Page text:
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1. Mānābharaṇa, Mānabhūsana.– Nephew of Vijayabāhu I. His father was king of Paṇḍū and his mother, Mittā, was Vijayabāhu’s sister. He had two brothers, Kittisirimegha and Sirivallabha. He married Ratanāvalī, daughter of Vijayabāhu (Cv.lix.42 ff). When Vijayabāhu died, Jayabāhu I became king and Mānābharaṇa was made viceroy. When the rightful heir, Vikkamabāhu, rose in revolt, Mānābharaṇa seized from him Rohaṇa and Dakkhiṇadesa and lived in Puṅkhagāma, under the name of Virabāhu (Cv.lxi.21 ff). He seems to have lived in constant conflict with Vikkamabāhu. Later, when he had already two daughters, Mittā and Pabhāvatī, he gave over the government to his ministers and retired from the world. However, seven or eight months later he had a dream in the temple of Indra and hurried back to Puṅkhagāma because the dream presaged the birth of a mighty son. This son was Parakkamabāhu I. Cv.lxii.3 ff.

2. Mānābharaṇa.– Son of Sirivallabha and Sugalā. Līlāvatī was his sister (Cv.lxii.2). He married Mittā, daughter of Mānābharaṇa I, and also her sister, Pabhāvatī, and by the latter he had a son, Kittisirimegha (Cv.lxiv. 19, 23, 24). Mānābharaṇa reigned in Rohaṇa as an independent king (Cv.lxvii.95). When the throne was captured by Gajabāhu, Mānābharaṇa tried several times to wrest it from him, but, failing in these attempts, made an alliance with Gajabāhu through the intervention of the monks; later, however, finding Parakkamabāhu growing in power, he went over to him (Cv.lxx.179 ff). When Gajabāhu was captured and detained at Pulatthinagara, the soldiers started to pillage the city, despite the orders of Parakkamabāhu. The people were enraged and invited Mānābharaṇa to come. On his arrival at Pulatthipura, he captured Gajabāhu and threw him into a dungeon, seized all the treasures, including the Tooth Relic and almsbowl, and took counsel with his mother to kill Gajabāhu. On hearing of this, Parakkamabāhu sent his forces against Mānābharaṇa and defeated the latter’s followers at various places. Mānābharaṇa then fled to Rohaṇa, taking with him some of the treasures (Cv.lxx.255 ff). From there he again tried to ally himself with Gajabāhu; but the latter did not so desire, though his ministers were in favour of it. Relying on their support, Mānābharana advanced from Rohaṇa. He was, however, severely defeated at Pūnagāma and other places and Parakkamabāhu’s forces assailed him from all sides. The campaign brought varying success to the opposing armies, and Mānābharaṇa proved a skilful warrior. He was helped by various chieftains and fought bitterly and valiantly to the end (for details see Cv.lxxii.148‑309), but, as he lay dying, he summoned his children and ministers and counseled them to join Parakkamabāhu. Even after his death his queen Sugalā encouraged intrigues against Parakkamabāhu. Cv.lxxiv.29 ff.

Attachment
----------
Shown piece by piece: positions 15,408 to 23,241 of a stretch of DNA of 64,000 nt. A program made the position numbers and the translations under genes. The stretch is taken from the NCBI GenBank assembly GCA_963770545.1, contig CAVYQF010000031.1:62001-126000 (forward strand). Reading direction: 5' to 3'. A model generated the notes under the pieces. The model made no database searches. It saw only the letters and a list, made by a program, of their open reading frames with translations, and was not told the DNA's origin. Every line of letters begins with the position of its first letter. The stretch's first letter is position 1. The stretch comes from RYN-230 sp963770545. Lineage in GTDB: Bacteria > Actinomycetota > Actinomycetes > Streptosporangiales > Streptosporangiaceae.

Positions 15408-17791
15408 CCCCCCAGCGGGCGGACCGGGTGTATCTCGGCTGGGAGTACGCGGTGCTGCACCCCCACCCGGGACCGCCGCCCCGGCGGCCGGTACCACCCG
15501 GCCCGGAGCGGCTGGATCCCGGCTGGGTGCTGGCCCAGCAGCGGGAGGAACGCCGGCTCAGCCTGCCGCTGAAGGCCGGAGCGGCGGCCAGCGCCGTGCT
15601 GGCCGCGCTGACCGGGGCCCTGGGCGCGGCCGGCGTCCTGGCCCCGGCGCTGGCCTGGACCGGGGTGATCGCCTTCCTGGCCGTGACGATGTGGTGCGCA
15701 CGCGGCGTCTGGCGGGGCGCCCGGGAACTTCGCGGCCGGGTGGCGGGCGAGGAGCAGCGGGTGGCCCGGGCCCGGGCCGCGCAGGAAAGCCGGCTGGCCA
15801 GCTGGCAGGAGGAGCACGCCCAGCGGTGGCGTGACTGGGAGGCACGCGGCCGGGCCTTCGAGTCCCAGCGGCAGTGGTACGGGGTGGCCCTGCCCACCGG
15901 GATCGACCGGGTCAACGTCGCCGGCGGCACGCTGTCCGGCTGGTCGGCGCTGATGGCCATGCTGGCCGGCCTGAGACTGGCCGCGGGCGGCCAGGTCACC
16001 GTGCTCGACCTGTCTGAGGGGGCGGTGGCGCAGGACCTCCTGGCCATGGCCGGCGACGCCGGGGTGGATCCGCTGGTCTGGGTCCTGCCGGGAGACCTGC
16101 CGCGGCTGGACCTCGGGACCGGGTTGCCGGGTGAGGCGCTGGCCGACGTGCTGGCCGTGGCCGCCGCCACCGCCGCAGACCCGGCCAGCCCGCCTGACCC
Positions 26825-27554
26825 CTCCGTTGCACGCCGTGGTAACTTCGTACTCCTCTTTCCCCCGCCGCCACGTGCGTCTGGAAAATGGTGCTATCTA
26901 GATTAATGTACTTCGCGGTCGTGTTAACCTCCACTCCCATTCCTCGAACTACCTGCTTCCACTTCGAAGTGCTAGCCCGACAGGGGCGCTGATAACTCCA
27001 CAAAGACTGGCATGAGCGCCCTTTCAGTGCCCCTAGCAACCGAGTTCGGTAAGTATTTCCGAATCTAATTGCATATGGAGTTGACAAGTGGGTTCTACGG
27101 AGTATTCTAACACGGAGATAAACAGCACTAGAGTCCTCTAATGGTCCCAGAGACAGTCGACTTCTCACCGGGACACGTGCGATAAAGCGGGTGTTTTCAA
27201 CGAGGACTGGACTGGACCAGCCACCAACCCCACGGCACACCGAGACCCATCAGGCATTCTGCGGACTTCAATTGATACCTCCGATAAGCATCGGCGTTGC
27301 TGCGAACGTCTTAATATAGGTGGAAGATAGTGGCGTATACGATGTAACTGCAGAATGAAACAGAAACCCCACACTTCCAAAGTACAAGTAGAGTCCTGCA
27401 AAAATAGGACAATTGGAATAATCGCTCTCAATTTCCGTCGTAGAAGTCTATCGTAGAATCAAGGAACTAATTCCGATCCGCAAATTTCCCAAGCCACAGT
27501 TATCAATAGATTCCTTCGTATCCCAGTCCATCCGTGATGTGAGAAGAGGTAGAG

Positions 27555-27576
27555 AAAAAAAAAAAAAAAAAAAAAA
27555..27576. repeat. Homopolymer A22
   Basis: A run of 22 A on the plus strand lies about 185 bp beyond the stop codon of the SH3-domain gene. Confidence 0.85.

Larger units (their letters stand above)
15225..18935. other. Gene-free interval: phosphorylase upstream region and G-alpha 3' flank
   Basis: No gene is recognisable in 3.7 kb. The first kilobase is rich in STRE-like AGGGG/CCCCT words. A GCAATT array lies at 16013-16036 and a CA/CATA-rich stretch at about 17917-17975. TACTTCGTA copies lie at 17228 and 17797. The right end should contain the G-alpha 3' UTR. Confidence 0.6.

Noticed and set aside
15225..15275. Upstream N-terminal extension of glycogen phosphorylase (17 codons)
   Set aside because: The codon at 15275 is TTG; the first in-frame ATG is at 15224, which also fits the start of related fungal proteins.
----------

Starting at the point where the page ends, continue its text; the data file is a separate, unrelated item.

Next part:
3. Mānābharaṇa.– A general of Māgha, for whose coronation he was responsible. Cv.lxxx.73.

4. Mānābharaṇa.– A Damiḷa chief, ally of Kulasekhara. Cv.lxxvi.146.